Volume 25 Issue 3 March 1947 pp 221-228
A series of sorptions and desorptions of water vapour at 30° C., on gelatin, casein, egg albumin, denatured casein, denatured egg albumin have been conducted and in these systems either there is no hysteresis loop at all or the loop initially exhibited disappears on successive sorptions and desorptions.
These results indicate that the swelling of the adsorbent on imbibing the solvating liquid is responsible for the disappearance of the hysteresis effect.
Experiments on the sorption of ethyl alcohol at saturation pressure on the above proteins at 30°C. show that the nonsolvating liquid is either not adsorbed at all or taken up to a very small extent.
With casein and egg albumin, the sorptive capacities for water are lower in the denatured forms of the proteins. These results indicate a decrease in hydrophilic character of the proteins on denaturation.
Volume 25 Issue 3 March 1947 pp 229-234
Studies in sorption and desorption of water vapour at 30° C. on red laterite soil and black cotton soil and their fractions—fine sand, silt and clay have been carried out. Sorptive capacity of fine sand is found to be very small. That of silt is higher. Clay fractions have the highest sorptive capacity. Removal of organic matter lessens the sorptive capacity of the soil.
The soils and their fractions have all yielded permanent and reproducible hysteresis loops. There is thus evidence that in soils we are dealing with rigid systems having cavities with constricted ends. The practical importance of the hysteresis effect in soils in nature is indicated.
Volume 26 Issue 3 September 1947 pp 197-202
The best conditions for determing rubin numbers have been worked out. The rubin number is defined as the number of milligrams of the protective colloid which when present in 10 c.c. of a 0·002% congorubin solution of pH 5·2 and electrolyte concentration of 0·02 N produces 26.5% blue colour on addition of 1 c.c. of 10% solution sodium chloride. The rubin number of a protective colloid can be accurately determined with the help of an Hellige colorimeter employing Gillespie’s technique.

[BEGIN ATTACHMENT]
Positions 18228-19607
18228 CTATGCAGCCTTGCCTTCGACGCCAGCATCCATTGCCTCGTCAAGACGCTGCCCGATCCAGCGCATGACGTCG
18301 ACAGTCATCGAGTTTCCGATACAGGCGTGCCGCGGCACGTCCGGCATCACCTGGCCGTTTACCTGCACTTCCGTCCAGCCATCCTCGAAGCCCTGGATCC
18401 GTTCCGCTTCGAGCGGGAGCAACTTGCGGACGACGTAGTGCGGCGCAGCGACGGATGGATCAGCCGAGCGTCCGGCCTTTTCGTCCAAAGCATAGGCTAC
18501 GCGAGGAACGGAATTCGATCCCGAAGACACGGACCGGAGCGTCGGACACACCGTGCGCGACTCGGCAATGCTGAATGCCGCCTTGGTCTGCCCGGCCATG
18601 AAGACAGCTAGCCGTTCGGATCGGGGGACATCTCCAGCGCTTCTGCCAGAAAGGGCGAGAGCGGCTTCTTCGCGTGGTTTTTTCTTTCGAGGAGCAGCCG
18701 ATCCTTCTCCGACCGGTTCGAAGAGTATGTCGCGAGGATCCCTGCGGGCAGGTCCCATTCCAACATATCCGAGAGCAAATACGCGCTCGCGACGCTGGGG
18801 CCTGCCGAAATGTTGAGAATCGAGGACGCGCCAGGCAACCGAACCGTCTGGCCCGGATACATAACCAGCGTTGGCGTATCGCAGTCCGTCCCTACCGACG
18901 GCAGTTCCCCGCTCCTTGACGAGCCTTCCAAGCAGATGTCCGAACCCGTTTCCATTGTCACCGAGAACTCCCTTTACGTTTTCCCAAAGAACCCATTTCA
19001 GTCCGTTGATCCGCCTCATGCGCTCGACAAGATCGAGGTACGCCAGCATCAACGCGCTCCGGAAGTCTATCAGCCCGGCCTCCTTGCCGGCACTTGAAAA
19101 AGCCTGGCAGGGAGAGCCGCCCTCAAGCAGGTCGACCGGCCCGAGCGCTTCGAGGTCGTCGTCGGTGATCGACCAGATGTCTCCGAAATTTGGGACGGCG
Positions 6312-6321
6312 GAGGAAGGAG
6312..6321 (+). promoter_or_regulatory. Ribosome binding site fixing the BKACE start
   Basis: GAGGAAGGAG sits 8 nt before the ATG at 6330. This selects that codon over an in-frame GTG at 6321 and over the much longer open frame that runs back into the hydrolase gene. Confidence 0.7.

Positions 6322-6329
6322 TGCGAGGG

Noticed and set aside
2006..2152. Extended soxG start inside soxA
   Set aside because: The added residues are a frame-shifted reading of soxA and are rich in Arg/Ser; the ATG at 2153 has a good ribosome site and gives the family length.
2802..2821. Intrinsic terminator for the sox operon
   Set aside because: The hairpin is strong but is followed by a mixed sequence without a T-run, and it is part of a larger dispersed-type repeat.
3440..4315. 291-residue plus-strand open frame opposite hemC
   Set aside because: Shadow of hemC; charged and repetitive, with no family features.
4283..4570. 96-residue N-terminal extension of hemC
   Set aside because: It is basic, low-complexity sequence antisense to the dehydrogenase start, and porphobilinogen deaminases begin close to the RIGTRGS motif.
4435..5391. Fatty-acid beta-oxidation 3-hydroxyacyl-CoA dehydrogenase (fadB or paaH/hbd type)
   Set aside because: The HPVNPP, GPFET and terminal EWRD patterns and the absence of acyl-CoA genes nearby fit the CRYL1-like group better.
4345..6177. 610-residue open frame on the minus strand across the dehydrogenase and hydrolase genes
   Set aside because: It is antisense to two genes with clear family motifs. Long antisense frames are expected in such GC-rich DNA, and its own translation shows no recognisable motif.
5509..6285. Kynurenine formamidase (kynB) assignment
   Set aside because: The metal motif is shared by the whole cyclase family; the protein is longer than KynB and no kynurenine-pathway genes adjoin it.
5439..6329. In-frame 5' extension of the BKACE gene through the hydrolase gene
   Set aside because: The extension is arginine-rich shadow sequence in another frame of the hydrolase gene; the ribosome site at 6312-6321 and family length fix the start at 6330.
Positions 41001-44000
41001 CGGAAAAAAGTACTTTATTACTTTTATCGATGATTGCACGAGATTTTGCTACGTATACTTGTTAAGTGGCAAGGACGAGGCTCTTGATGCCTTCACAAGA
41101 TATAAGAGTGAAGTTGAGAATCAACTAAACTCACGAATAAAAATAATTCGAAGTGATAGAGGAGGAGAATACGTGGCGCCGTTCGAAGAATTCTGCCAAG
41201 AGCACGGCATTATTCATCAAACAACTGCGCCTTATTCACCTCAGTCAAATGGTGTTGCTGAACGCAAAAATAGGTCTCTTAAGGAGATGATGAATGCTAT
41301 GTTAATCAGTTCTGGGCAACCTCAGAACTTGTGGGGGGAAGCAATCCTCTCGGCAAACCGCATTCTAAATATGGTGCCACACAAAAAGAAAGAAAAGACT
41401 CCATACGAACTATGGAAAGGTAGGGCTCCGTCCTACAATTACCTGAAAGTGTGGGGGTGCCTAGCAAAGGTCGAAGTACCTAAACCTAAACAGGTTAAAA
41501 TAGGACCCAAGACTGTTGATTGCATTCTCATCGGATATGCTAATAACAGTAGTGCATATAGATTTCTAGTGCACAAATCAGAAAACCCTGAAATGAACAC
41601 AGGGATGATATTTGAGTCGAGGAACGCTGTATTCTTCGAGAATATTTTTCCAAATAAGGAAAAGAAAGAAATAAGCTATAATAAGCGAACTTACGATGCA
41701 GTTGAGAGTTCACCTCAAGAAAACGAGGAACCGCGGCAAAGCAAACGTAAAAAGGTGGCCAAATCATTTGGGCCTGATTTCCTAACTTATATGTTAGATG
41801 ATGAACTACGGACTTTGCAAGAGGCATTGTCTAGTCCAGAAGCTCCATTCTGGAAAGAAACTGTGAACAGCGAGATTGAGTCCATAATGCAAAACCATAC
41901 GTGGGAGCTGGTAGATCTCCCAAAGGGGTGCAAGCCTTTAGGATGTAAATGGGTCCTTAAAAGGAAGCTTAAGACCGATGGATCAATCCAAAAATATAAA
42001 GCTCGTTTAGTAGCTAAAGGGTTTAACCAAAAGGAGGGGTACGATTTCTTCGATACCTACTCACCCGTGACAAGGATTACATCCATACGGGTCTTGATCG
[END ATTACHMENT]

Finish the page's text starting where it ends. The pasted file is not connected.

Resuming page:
Volume 27 Issue 6 June 1948 pp 411-420
Volume 34 Issue 5 November 1951 pp 283-298
Certain sulphides, in presence of a small amount of moisture were found to catalyse the reaction between hydrogen sulphide and sulphur dioxide. The kinetics of this reaction was studied in a closed system, using an all-glass, gas circulation pump.
The partial pressure of water in the reacting system was maintained constant with the aid of a hygrostat [mixture of a hydrated salt and its anhydrous form (or lower hydrate)]. The higher the partial pressure of water, the greater was the velocity of reaction, for a given catalyst.
Of the sulphides employed, cobalt thiomolybdate was found to be the best catalyst. Cobalt sulphide and molybdenum sulphide were less efficient. Next in order of efficiency, was silver sulphide.
Boron trifluoride and anhydrous aluminium chloride were found to have no catalytic effect on the union between hydrogen sulphide and sulphur dioxide.
The mechanism of the reaction could be explained on the basis of the formation of thiosulphurous acid, as the primary product.
Volume 34 Issue 5 November 1951 pp 329-334
1. In presence of Igepon T, the pH of solutions, as measured colorimetrically with thymol blue and bromophenol blue as indicators, is found to be lower in value than that obtained with the glass electrode. The value of — Δ pH (pH by the glass electrode — pH by the colorimetric method) is found to be influenced by the presence of salts like sodium chloride, sodium sulphate and calcium chloride.
2. With thymol blue, an increase in salt concentration diminishes the value of — Δ pH, while with bromophenol blue the opposite effect is observed.
3. With calcium chloride, the effect of salt concentration on — Δ pH is far more pronounced than with sodium chloride.